Wednesday, August 21, 2013

Retrospective: Day Two

Sunset at our anchorage behind Sachem Head, mentioned in the previous post. Arose the next morning early and had the anchor up by 7 or so. Light air once we got into the Sound again, but it freshened and we nipped through The Race just before the flood started, around noon. Had to stem a bit of current through Block Island Sound but found ourselves entering Buzzards Bay just about sunset. All under sail, doing six and seven knots steadily. Hell of a good run, by my standards.

I had expected to get through the Cape Cod canal overnight, and anchor on the other side; we're picking up a third crew member, let's call him Tom, early tomorrow morning. At the rate we we going we could have squeaked through before the current came foul. But the westerly wind came up pretty strong, and a nasty chop built up, and we had too much canvas up for the conditions.

I was sailing and Steve was sleeping a well-deserved sleep, since he had done most of the steering through the day. I tried to heave-to and douse the main, which produced enough noise and abrupt motion (and swearing, of course) that Steve woke up. The heaving-to was OK but it proved quite difficult to get the boom onto the topping lift, what with the motion of the boat and the sail knocking around.

(The boom is quite high above the cockpit in this boat, which is nice insofar as it reduces your chances of a concussion when you gybe, but makes it awkward for a short guy like me to manhandle it onto the lift. I think I need to rig a little block for this purpose. Fortunately on this occasion I had Steve, who is probably a foot taller than I am.)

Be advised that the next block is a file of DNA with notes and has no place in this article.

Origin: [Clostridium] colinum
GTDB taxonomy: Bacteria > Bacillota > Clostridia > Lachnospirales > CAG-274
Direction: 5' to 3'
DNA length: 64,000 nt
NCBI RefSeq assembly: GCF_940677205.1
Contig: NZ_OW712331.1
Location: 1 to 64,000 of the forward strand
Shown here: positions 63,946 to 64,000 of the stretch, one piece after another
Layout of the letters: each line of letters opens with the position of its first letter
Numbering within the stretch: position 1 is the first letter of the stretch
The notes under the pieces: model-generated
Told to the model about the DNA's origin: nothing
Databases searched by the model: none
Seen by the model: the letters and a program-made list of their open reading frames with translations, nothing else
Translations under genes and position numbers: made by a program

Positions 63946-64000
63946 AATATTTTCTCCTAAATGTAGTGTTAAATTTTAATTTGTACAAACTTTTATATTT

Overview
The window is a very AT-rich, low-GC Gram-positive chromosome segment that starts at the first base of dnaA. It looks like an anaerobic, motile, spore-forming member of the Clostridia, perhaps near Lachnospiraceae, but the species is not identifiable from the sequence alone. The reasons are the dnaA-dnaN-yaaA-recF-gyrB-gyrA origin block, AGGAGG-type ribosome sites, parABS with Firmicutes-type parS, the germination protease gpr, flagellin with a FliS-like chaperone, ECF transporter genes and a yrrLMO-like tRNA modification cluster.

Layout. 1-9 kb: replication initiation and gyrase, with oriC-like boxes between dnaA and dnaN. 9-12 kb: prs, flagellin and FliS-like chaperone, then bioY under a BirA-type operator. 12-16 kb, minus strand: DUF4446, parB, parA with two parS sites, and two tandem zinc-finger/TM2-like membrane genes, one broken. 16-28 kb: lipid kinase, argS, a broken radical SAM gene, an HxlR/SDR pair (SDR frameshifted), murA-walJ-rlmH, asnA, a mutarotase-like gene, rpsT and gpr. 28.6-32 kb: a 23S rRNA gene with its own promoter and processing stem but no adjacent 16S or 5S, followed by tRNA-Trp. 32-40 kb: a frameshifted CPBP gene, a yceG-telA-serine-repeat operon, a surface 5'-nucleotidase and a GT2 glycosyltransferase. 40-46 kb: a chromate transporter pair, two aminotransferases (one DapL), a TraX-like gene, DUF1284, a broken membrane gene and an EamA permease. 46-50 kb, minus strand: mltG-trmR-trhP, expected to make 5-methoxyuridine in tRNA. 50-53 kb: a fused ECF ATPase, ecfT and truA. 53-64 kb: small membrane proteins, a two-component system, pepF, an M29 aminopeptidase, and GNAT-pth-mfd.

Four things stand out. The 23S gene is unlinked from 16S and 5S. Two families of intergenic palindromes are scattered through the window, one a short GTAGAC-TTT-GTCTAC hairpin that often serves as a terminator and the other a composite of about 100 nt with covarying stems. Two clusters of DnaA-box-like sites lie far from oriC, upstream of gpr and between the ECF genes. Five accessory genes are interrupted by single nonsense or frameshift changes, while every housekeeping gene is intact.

I didn't really want to be in the open water at the Sandwich end of the canal with this amount of west wind -- there's no shelter at all, except in the tiny Sandwich city marina, and I figured it would be full. So we headed up into Mattapoisett Harbor, a nice easy-in, easy-out little place, sheltered from the west wind. Anchored maybe a quarter-mile or less from the Ned Point light, in about 20 feet of water.

The satellite image below was taken at the wrong time of year, so it doesn't show the very crowded mooring field in the inner harbor, to the northwest.

It had been a strenuous hour or two. Midnight is probably a bit late for Martinis, but Steve and I improvised one apiece, and then another, and then turned in.

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